A Hidden Life
It’s one of the year’s best and most distinctive movies, though sure to be divisive, even alienating for some viewers, in the manner of nearly…
The most exciting thing about Well Go USA’s re-release of “Ichi the Killer,” Japanese cult filmmaker Takashi Miike’s gory, dark gangster/horror-comedy, is that this perversely funny, and unsparingly disgusting genre-melting film now looks and sounds better than it has any right to. The new digital restoration of “Ichi the Killer” allows viewers to notice the film’s seams, especially computer-generated blood spatter, and the fake-looking make-up that define the appearances of lead actors Tadanobu Asano and Shinya Tsukamoto.
This is fitting since “Ichi the Killer” is about the disappointment and potentially seductive power of violence, and the nightmare of being simultaneously drawn in, and alienated by images of men hurting women as a means of indirectly hurting themselves. Mike’s film, a rambling adaptation of Hideo Yamamoto’s manga comic book, follows Kakihara (Asano), a sadomasochistic mobster, and his roundabout quest to find, and either kill or be killed by Ichi (Nao Ohmori), a nebbish and reluctant assassin/serial killer who leaves all of his victims with their guts draped across the furniture, and dripping from the walls.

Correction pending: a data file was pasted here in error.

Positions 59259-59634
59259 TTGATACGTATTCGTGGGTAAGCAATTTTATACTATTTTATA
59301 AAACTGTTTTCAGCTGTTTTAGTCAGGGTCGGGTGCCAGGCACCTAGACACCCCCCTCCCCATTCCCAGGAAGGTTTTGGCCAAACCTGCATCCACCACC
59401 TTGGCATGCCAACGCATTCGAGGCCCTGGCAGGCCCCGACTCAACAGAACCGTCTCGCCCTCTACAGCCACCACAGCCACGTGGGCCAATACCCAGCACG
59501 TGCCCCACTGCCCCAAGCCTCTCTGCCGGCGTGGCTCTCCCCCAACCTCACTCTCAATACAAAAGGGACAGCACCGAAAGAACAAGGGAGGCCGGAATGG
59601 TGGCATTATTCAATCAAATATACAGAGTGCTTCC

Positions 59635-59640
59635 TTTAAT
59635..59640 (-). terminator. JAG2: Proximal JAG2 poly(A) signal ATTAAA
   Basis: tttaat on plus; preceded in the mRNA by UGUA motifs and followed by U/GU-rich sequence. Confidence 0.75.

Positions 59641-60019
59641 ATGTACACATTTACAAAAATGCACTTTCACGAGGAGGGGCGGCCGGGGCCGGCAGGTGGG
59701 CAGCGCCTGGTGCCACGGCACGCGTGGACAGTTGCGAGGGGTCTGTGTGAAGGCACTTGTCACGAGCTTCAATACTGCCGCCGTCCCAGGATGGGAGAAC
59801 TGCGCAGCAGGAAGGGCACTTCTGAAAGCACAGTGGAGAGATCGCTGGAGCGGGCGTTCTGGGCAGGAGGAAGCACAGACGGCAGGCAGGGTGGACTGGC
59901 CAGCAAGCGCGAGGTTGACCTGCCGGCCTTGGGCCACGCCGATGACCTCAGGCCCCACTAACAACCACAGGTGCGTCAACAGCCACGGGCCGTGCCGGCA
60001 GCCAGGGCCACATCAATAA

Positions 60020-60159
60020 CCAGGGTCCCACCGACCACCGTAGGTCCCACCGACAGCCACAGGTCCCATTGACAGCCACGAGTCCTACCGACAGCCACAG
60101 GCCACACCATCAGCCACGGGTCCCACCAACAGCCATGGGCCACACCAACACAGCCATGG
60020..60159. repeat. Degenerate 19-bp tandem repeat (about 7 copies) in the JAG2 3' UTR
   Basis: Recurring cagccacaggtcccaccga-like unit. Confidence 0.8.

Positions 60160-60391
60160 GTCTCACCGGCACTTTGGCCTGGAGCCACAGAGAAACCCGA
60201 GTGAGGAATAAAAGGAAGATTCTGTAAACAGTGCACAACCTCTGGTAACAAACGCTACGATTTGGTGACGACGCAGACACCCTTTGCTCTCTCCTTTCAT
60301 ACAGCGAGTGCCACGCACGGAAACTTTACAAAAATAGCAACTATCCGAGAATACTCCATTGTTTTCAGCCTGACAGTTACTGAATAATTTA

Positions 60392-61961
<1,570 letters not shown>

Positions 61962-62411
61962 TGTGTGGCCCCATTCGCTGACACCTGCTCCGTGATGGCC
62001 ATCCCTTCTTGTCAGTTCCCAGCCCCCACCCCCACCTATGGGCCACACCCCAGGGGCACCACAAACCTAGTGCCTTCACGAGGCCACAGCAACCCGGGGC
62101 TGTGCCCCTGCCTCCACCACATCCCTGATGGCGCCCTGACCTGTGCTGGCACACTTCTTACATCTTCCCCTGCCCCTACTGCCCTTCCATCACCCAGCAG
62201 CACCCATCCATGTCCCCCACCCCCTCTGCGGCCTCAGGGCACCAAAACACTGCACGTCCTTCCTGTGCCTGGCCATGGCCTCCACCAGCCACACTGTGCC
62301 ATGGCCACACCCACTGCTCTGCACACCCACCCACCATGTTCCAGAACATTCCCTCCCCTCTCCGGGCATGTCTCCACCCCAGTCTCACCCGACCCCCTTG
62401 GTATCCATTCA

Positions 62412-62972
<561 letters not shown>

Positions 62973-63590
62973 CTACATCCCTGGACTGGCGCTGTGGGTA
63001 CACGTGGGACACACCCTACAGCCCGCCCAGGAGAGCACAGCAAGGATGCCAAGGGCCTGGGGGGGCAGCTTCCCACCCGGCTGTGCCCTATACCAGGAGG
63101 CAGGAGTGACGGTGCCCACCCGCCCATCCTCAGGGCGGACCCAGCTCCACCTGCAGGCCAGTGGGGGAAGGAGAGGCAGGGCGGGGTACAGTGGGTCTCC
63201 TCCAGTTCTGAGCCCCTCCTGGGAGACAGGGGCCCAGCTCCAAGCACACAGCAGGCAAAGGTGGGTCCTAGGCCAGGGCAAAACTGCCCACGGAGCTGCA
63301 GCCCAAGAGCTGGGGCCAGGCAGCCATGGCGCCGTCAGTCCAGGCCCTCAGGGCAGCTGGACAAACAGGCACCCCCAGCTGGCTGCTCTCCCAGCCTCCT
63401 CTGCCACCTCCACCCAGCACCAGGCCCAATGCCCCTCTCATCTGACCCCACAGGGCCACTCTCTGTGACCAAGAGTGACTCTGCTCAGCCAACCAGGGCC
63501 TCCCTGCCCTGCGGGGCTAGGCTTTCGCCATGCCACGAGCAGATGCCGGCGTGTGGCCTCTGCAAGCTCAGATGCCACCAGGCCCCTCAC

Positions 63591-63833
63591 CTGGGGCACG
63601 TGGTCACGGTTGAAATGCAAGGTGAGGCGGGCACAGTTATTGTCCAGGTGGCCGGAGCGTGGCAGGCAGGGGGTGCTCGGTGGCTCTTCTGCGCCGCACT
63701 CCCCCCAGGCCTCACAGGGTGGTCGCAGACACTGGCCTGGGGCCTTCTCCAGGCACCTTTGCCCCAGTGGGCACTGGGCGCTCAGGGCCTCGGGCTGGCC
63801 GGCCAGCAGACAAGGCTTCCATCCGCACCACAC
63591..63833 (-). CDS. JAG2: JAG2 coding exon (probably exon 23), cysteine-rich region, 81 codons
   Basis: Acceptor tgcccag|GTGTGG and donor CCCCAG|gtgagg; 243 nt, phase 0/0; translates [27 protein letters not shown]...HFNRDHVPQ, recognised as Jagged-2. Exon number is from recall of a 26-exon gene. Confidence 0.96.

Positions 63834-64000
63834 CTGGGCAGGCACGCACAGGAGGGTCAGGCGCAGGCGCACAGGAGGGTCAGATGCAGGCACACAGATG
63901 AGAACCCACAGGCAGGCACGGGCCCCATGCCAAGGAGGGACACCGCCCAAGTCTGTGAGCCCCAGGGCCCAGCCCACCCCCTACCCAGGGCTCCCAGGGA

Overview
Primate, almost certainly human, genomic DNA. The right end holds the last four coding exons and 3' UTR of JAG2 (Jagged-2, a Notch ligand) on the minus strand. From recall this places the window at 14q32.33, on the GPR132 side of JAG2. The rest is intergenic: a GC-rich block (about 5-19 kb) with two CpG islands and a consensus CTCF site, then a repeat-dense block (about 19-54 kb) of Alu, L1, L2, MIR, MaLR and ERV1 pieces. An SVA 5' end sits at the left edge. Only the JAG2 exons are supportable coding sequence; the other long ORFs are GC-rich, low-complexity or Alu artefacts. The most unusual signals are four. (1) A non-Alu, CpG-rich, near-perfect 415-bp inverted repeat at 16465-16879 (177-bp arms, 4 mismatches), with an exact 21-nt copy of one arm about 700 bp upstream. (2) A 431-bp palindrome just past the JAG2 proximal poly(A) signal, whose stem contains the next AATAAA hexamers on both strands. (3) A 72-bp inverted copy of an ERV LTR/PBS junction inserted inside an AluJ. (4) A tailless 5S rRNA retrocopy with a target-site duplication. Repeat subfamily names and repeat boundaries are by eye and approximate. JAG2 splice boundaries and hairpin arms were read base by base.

Miike’s essential gross-out is now paradoxically more approachable than ever since it looks more mundane, surreal, and artificial than ever before. It’s a wonderful poison apple of a gore movie, one whose half-attractive, half-repulsive charms make it a fitting apology and celebration of its director’s frequently jarring use of extreme violence.
The plot of “Ichi the Killer” is kind of unimportant, and ultimately headache-inducing since it’s a long, episodic adaptation of a multi-volume comic book. Still, the film often feels like a put-down of the Japanese mob dramas of the past, and a prediction of the American serial killer procedurals that would follow. All you really need to know is: Kakihara is a social-climbing sadist who becomes increasingly unhinged after his boss Anjo goes missing. In his search for Anjo, Kakihara discovers Ichi’s existence, and decides that he must meet, and fight him. Ichi, on the other hand, is a self-aware, but deeply conflicted hot mess. His handler/mentor “Jijii” (Tsukamoto) uses that messiness to his advantage, and sics the troubled Ichi on anybody he doesn’t like. Unfortunately, Ichi is coming off of his leash more and more lately. And nobody can put him down once he starts biting.